Mr. FRANK of Massachusetts. Mr. Chairman, I move to strike the requisite number of words.

Mr. Chairman, sometimes people get up in the legislative body and say, Mr. Chairman, I am opposed to this amendment because it is unnecessary.

It has been my experience that no one who says that is ever telling the truth. That is, no one opposes an amendment simply because it is unnecessary or superfluous or redundant.

Many us are lawyers. We are in the most redundancy-prone profession in the world. We rarely use one word where we can use two, lewd and lascivious, although I do not suggest that this amendment is either.

I say that because I do not think this amendment is necessary. I don't think it adds a great deal, and I support it. That is, it does not detract.

The reason I say that is I do not think that an administration that was cognizant of these elements would have excluded them. The only reason I rise to say that is this, and I hope we will adopt the amendment, but I wouldn't want us to set a precedent that if a factor was not specifically enumerated, it was not to be taken into account.

This enumerates factors that clearly should be taken into account, and I will therefore be supportive. I just want to make clear there is a Latin maxim, and my English does not always translate well over this microphone, so I won't try Latin, but it is when you specify one, you exclude the others. I just want to make clear that this is not a precedent for that.

The fact that we are specifically here singling these out, I am sure the gentleman from Iowa agrees, does not, in any way, denigrate the importance of other factors not mentioned.


Mr. FRANK of Massachusetts. Mr. Chairman, I move to strike the last word. And I think what the gentleman from Georgia has offered is very constructive. He called this to my attention. I have discussed this with the ranking member. I certainly believe it improves the bill. He pointed out an instance where he as a Member in whose district an important transaction took place had taken initiative and come up with some information that was directly relevant that should have been shared. I regard Members as useful input sources here.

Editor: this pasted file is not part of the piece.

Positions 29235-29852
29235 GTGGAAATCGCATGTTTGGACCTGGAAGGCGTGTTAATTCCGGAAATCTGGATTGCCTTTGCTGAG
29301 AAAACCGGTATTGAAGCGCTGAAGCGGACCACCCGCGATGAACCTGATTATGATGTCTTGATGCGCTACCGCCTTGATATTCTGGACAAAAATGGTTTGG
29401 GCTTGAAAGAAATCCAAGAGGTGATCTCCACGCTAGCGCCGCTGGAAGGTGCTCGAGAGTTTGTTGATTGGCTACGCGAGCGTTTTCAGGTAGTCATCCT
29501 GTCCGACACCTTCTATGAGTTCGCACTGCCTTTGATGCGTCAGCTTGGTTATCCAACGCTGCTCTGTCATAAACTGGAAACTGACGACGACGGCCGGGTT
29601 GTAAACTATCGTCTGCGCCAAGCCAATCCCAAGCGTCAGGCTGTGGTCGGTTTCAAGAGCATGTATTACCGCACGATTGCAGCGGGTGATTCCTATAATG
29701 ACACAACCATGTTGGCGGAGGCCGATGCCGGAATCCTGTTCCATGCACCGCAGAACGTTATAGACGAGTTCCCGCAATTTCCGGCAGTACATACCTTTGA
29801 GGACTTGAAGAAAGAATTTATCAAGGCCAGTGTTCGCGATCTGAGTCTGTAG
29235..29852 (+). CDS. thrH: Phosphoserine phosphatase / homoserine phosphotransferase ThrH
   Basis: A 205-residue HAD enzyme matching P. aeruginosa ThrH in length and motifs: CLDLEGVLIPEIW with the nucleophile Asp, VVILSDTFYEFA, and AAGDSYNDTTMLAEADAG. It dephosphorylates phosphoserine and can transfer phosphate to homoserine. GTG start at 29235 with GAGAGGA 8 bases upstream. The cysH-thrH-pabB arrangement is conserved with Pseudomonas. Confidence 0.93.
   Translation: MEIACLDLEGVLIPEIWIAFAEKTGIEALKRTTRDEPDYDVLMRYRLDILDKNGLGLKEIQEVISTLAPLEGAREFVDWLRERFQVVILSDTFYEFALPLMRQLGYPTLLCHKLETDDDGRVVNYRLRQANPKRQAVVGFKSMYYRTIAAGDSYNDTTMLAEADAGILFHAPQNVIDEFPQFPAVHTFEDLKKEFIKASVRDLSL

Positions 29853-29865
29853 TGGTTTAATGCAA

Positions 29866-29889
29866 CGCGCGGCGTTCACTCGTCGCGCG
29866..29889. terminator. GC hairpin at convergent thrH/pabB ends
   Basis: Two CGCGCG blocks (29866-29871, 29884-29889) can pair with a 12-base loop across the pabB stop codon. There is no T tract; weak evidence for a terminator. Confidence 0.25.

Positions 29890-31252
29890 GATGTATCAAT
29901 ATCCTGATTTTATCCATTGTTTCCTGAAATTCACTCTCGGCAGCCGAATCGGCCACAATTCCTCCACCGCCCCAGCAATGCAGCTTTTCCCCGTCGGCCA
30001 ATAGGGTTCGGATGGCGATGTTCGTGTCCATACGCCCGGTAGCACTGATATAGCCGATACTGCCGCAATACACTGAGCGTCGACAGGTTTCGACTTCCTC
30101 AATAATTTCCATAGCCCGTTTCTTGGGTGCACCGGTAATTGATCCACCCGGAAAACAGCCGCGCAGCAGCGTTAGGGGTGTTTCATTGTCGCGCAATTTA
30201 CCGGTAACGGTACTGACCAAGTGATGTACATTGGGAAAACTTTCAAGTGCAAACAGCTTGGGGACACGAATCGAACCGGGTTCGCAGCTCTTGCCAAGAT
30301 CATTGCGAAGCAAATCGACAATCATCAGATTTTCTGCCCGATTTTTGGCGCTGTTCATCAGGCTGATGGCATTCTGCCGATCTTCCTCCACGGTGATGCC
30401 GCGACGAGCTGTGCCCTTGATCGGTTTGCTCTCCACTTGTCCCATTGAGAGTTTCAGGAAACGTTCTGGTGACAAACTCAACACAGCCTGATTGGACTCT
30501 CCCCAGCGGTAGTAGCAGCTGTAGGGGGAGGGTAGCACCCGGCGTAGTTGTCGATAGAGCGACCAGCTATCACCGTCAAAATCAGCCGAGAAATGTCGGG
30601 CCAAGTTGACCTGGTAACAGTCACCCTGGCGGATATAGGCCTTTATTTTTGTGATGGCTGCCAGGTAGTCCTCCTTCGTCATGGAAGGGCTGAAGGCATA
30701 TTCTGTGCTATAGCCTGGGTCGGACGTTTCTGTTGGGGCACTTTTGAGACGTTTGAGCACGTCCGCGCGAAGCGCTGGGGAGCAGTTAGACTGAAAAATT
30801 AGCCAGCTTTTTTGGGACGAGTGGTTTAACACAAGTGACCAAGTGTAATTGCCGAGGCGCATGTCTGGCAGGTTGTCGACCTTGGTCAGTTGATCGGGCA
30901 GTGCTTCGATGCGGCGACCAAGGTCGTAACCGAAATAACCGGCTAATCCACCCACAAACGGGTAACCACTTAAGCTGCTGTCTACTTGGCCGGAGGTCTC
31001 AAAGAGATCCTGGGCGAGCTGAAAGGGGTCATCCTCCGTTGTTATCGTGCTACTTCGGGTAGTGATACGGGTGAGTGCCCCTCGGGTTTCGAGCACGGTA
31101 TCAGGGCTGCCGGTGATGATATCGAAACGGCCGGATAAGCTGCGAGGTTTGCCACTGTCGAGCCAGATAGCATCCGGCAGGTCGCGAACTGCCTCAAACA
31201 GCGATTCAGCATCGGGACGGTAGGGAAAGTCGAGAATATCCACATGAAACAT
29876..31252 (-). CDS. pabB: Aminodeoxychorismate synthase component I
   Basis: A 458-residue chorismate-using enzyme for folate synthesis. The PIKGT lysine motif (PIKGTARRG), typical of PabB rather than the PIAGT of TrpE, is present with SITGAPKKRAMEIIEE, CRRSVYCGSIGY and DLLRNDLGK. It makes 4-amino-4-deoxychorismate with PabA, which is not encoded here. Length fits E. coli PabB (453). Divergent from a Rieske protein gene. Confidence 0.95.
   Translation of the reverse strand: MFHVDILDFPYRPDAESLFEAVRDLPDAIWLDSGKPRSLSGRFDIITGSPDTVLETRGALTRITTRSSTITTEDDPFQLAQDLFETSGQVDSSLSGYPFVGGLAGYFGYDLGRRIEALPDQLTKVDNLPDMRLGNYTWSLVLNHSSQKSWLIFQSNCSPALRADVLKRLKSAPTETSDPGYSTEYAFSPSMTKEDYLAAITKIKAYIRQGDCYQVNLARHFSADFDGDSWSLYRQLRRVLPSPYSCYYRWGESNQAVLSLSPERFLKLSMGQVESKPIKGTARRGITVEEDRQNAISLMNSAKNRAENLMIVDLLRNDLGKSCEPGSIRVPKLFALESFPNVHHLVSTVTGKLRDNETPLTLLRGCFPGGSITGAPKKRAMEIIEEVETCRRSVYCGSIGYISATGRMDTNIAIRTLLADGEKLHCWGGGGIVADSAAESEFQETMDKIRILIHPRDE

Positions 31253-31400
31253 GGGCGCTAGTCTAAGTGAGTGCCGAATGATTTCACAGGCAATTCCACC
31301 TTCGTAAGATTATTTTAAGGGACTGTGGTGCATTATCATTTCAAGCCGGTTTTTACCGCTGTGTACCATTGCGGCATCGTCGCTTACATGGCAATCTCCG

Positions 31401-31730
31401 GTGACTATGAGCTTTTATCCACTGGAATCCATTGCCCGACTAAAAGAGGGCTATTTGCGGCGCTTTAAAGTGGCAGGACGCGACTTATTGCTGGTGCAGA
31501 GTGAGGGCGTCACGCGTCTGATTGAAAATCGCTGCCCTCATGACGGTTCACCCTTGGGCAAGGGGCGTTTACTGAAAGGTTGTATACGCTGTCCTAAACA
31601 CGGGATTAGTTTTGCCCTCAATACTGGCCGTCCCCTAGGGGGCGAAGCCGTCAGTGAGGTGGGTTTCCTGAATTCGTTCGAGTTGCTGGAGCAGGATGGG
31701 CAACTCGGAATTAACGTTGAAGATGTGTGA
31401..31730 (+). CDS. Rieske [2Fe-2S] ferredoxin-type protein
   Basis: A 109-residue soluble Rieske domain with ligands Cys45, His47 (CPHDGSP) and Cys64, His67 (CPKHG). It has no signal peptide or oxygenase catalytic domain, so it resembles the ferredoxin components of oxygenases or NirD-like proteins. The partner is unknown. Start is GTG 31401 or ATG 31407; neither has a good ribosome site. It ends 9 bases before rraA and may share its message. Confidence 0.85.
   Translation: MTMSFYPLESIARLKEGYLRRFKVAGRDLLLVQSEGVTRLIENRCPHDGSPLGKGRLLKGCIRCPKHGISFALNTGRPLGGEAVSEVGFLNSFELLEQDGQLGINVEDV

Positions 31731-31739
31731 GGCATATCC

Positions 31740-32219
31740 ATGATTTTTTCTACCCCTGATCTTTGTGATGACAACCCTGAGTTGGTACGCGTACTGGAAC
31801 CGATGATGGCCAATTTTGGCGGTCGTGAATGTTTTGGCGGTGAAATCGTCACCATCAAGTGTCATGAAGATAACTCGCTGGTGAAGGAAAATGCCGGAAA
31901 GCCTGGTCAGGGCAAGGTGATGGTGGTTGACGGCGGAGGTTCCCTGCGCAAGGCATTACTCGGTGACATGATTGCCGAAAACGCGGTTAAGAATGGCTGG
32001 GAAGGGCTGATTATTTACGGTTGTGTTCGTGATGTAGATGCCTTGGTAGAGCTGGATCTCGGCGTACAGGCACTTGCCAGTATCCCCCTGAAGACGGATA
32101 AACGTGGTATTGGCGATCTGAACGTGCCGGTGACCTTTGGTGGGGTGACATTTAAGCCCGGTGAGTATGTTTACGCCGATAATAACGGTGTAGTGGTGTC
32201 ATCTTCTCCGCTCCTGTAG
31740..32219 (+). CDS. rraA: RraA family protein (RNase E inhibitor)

Now, again, let's understand. The way this is drafted and the gentleman agreed to offer it, no one can say that this is the kind of amendment that might jeopardize the investment. Nothing in here would in any way lead to an investment not going forward. This is postapproval. If there is disapproval, then the issue doesn't arise.

What this does is, and we have all agreed that it is important to be able to monitor these arrangements, it lets the Member of Congress in whose district a transaction took place join in the monitoring.

Frankly, I guess as the chairman of the committee, I get a lot of these reports. I want to tell the Members that the extent to which I am personally going to travel around to these areas and monitor this, I hope no one is relying heavily on that.

On the other hand, knowing that the Members in whose districts these are happening are available and then come and talk to me, talk to the ranking member and talk to others, I think that improves what we had in there. So I hope the amendment is adopted.


Mr. FRANK of Massachusetts. Mr. Chairman, I move to strike the last word.

Mr. Chairman, I rise in opposition to this amendment and its siblings which are apparently to follow.

I gather, I guess, an open rule, we have had so few of them, people can't resist the temptation to take advantage of them, even on matters that are not relevant to the bill.

Now, there is a different between relevance and germaneness. You can make a bill germane with a certain amount of ingenuity, or an amendment. But ingenuity does not affect logic. It only affects parliamentary rules.

This is a requirement that the administration do a report about taxation as it affects business. It says, to be germane to this bill, that it should see how it affects the foreign businesses. But, in fact, no one thinks that foreign direct investment or foreign-owned businesses are differentially affected than others. This is a call for an annual report on the effective taxation on business.